Utopia: An ideal world, where everything is beautiful, and nothing hurts. Where buildings are sleek and glorious and nature is pristine and everyone gets along and everything is just hunky dory. What’s missing? In almost every narrative of utopia, from short stories to books to nonfiction to imaginations of utopia to calls for proposals on utopian projects, disabled people are notably absent. Sometimes they aren’t just invisible, but actively erased, with an explicit callout that disability has been solved in utopia, that it is practically criminal.
It’s a bitter, sharp reminder to disabled people that in the idealised version of the world that most people hold in their heads, we don’t exist. We are absent. Our very identity is bad, and wrong, is the incarnation of suffering, and in a world where suffering is eliminated, we would perforce be absent. This is incredibly hurtful, and it’s hurtful on so many levels that I hardly know where to begin.
So let’s start with the casual erasure: Utopian worlds in which advances in science and medicine have made disability a nonissue. Genetic manipulation makes it impossible to have a baby with a congenital disability, and there’s no such thing as an acquired disability in a world where it’s possible to heal all wounds. Disability here is objectively wrong no matter the form it takes, whether it’s mental illness or a spinal cord injury or an intellectual disability or any number of other things.
I can’t speak for other disabled people. It’s not my job. Nor do I purport to. There are some people across the disability spectrum who absolutely want to eliminate their impairments and wish there was a cure, whether we’re discussing congenital or acquired disabilities, simple or complex. Other people don’t have an inherent problem with their impairments, but they do wish that the societally disabling factors that make their lives difficult were removed, and I do fall into that camp: We should have both a physically and emotionally accessible environment (that includes better medical care to alleviate issues that don’t magically go away with accessibility, like effective pain management for people who need it).
Even in that environment, though, impairments are not erased. If mental health stigma is eliminated, people can manage their mental illnesses as they see fit, and the environment provides them with supports like paid time off and other accommodations, people will still be mentally ill. Which brings us into the realm of disability pride: Some of us feel that our impairments are integral parts of our identities, and while we would like society to stop disabling us, we don’t want our impairments to vanish into the ether. For us, to hear that disability should be eliminated is to hear that we should be eliminated, because most people are referring to both disability and impairments in this context. The idea that someone might not actually have a problem with using a wheelchair for mobility, or having a brain that works differently than other people’s, is beyond imagination and kenning.
Which brings me to the explicit erasure, which in a way hurts even more. We’re used to being ignored, though it chafes and frustrates, but other people go out of their way to call for our elimination, sometimes when they think they’re being ‘progressive.’ They talk about how great things will be ‘when disability is eliminated,’ as though this is something we should be celebrating, as though you are not saying to our faces that you think we should be struck from the face of the Earth, because after all, what could we have to offer to society?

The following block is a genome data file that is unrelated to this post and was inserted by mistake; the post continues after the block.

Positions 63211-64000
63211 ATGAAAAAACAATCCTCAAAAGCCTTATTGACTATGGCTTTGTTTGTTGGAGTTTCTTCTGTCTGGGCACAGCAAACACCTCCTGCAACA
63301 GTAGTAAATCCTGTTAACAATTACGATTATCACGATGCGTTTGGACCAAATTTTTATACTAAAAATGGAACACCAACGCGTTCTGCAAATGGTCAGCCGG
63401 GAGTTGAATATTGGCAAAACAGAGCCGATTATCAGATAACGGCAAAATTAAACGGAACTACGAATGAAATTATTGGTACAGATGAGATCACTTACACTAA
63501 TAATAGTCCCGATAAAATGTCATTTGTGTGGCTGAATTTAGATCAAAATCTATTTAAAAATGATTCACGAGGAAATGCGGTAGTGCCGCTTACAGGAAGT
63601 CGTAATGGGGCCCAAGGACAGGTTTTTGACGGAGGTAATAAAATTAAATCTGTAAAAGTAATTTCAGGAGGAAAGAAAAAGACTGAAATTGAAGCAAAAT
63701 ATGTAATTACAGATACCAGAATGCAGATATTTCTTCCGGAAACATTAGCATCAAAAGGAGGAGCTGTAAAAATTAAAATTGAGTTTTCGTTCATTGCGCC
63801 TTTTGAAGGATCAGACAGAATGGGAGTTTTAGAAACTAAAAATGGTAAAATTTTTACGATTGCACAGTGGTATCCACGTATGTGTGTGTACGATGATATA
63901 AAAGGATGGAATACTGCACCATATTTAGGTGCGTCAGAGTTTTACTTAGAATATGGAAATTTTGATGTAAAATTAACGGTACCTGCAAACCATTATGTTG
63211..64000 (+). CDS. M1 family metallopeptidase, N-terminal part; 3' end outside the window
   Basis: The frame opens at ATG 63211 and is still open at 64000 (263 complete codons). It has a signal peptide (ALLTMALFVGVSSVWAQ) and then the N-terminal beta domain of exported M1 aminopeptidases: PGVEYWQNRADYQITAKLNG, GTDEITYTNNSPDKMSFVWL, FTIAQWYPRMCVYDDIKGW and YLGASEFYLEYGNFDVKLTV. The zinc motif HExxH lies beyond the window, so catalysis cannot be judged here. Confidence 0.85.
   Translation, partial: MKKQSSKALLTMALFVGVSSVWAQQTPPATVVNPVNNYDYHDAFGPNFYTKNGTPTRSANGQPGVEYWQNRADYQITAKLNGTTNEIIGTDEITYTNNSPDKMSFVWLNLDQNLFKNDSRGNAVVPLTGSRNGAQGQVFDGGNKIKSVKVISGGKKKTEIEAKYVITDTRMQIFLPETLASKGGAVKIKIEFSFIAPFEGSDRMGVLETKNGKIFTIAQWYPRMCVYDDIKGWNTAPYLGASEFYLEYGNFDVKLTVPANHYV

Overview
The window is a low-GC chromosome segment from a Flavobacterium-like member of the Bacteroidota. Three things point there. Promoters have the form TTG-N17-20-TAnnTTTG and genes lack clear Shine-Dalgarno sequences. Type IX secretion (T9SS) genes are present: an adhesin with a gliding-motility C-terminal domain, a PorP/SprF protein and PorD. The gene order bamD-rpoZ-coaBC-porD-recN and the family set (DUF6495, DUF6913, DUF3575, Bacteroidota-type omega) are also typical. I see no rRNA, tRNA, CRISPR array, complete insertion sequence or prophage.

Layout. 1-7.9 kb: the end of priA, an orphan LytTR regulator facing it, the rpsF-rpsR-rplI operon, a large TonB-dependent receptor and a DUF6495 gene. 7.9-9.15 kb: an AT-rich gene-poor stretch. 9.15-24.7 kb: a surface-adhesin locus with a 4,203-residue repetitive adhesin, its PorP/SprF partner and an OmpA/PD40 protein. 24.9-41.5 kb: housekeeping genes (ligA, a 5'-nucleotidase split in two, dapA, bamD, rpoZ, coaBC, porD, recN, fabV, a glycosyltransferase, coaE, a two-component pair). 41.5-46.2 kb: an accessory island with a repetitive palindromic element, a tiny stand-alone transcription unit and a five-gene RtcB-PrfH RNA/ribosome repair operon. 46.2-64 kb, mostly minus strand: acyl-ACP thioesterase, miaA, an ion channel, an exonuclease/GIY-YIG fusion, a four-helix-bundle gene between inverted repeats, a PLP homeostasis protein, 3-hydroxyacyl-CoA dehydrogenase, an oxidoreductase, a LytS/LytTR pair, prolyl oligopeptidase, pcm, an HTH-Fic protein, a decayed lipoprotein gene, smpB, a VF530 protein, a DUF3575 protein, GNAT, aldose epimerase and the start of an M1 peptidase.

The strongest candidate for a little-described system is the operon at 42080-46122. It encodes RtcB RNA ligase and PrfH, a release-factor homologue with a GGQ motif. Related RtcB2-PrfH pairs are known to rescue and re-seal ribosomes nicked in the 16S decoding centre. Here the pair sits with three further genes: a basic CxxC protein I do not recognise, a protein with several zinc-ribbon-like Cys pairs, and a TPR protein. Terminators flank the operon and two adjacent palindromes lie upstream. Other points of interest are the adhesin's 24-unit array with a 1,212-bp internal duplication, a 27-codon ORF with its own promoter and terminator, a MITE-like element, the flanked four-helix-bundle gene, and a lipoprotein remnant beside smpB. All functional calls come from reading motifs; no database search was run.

A vision of utopia that silently centred access to accommodate disabled people without remark would be amazing and delightful to read about, a world in which disabling factors, but not disabled people, were removed. If that vision included an honest assessment of and confrontation with impairments as integral components of people’s identities, that would elevate it, making it stand out, sending a really striking message.
There’s been a lot of talk of late about ‘diversity’ in media, by which people often seem to only mean racial diversity, sometimes with a grudging side of LGBQT people (‘T’ as afterthought, as always). But diversity is so much more than that. Diversity is disabled people living free and independent lives. It is people of many faiths. It is people of all social classes. It is people of different cultural backgrounds. Diversity is about the whole of human experience, and the overlaps between, it is the disabled Arab Muslim woman and the gay teen and so many other things. And when you cut entire classes of people out of your vision of what the world ‘should’ look like in an idealised future, it sends a pretty clear message to those classes of people, many of whom are already cut out of society as it is.
Whether you’re writing utopias, or submitting work for anthologies, or developing calls for submissions, I’m begging you to think about this. Think about what you mean when you use disability in your work, and think about what it means when disability is entirely absent. Think about the phrasing you use when you talk about disability. Go talk to disabled people. Don’t just take my word for it. Seek diverse opinions from disabled people with different kinds of impairments, disabled people living at different intersections. Be prepared for people to be angry, or frustrated, or unsympathetic, and when they are, think about why that is.
But please, stop telling us that in your ideal magical perfect happy world, we should be absent.
Image: Disabled, Paul Kelly, Flickr